It was recently brought to my attention that there was a podcast called “God Awful Movies” (really that’s the name of their podcast.) For an hour and a half they review a Christian movie and completely rip it to shreds.
Now, I’m not sure what is worse about this podcast, the fact that these people have dedicated their lives to making fun of Christians, or making fun of people’s hard work creating a movie. But nonetheless, this podcast spent an hour and thirty-eight minutes to go through my film “Catching Faith” and rip it apart scene by scene.
I probably shouldn’t have listened to this podcast, but it started out kind of funny, and I was able to laugh along with it until it got out of hand, and they personally attacked the people involved in this film including myself.
It took me a couple of days to shake the insults these men spewed out, and then I realized, I should take it as the highest form of a compliment that they spent such a long time discussing my film. I mean, isn’t that actually a form of flattery?
Either way, I know I cannot please everyone with my films, and I have gotten really good at ignoring the negative noise that comes when you are willing to put your work out there. I suggest you do the same, don’t make a film to impress someone else, make something that impresses you.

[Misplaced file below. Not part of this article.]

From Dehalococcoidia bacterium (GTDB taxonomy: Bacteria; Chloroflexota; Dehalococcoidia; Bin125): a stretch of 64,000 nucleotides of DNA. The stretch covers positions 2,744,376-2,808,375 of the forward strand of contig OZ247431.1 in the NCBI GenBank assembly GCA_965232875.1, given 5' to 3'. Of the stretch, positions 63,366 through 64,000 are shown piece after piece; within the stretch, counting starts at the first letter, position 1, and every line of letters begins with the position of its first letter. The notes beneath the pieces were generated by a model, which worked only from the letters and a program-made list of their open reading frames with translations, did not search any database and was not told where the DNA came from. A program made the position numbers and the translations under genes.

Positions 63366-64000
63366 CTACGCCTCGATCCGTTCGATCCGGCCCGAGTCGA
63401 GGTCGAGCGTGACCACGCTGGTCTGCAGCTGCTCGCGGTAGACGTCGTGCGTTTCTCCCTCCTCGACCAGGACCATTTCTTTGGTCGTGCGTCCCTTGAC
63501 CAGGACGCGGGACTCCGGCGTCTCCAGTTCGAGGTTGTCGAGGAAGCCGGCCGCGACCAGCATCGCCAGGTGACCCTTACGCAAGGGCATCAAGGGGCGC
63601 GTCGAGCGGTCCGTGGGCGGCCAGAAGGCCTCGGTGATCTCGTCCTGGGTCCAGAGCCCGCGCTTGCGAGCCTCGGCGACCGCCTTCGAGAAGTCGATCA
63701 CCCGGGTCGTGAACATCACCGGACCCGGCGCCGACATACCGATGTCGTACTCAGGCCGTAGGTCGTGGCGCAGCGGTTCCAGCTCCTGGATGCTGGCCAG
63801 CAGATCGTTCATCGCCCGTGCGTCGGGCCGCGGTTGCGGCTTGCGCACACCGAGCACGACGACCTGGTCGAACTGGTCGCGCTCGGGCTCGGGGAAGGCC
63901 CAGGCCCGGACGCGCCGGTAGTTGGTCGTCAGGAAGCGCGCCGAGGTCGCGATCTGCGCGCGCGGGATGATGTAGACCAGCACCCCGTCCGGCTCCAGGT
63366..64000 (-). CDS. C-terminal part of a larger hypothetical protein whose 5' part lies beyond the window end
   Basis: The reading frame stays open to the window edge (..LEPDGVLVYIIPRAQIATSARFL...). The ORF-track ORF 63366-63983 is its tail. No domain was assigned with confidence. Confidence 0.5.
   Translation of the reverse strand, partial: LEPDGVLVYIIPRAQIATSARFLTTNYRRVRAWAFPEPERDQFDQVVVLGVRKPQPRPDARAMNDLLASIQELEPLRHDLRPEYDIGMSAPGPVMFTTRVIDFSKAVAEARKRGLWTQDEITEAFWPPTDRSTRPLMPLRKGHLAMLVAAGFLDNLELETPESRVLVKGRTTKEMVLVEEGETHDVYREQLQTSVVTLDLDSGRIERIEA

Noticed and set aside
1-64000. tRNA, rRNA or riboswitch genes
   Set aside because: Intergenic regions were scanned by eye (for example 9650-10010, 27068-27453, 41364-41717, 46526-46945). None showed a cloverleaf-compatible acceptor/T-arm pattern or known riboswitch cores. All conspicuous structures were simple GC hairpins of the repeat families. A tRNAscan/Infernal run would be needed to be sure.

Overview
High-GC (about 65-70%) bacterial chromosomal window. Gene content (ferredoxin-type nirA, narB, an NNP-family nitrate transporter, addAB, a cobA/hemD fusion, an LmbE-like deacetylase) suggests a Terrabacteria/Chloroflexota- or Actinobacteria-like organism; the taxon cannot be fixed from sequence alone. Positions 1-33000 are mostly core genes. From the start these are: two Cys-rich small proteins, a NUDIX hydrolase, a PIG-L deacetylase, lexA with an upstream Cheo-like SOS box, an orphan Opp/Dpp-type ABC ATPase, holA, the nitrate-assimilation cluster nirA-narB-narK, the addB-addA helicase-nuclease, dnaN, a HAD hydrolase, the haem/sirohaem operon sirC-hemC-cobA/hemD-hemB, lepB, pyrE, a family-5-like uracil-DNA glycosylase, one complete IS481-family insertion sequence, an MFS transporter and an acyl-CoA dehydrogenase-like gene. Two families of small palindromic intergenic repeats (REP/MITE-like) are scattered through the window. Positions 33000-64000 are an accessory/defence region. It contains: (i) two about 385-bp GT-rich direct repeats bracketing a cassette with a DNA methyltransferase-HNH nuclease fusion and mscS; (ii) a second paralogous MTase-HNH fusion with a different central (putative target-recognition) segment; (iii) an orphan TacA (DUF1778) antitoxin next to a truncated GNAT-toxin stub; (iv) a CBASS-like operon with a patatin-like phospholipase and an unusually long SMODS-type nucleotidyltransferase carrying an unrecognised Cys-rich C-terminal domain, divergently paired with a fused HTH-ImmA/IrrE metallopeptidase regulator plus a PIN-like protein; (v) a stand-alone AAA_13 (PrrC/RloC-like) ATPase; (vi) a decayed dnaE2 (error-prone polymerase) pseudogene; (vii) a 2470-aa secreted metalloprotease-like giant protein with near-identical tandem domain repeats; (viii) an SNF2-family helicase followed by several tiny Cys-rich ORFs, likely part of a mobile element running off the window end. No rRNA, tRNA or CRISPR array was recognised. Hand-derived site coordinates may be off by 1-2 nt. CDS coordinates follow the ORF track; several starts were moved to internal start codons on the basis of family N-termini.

My best advice for filmmakers is to grow thick skin, because freedom of speech is a good thing, and when we put our work out there, we must be willing to receive the “hate” that comes along with the “love.” There is no such thing as a “perfect” movie, although some people have tried to convince me there is (these people have never actually made a movie, mind you) and art is subjective, if you went around a room and asked everyone what was “good” they would all give you a different answer.
The alternative is to hold on tight to your “work” and never put it out there for fear of rejection or criticism. But like Seth Godin often says in his blogs, you must “ship it.” You must at some point say, ok this is good enough, and let it go, send it out there and move on to the next project. And if you’re afraid of the negative noise, then don’t look up reviews on your films, that is a simple way to avoid it.
At the end of the day, be brave, create what you love, and ignore the people who “love” to “hate” other people’s hard work. I bet most of the negative comments that are left on reviews for films are from people who have never made a movie. And it is so easy to hide behind a computer screen and spend an hour “bashing” on someone else’s hard work. That’s easy; the hard thing is putting in two years of your life to creating a piece of cinema!
So know that if you are making movies, you are the small percentage of people who are actually doing “it.” Pat yourself on the back, heck give yourself a HUGE hug. You are AMAZING!
If it were easy everyone would do it!
“Critics should find meaningful work.” John Grisham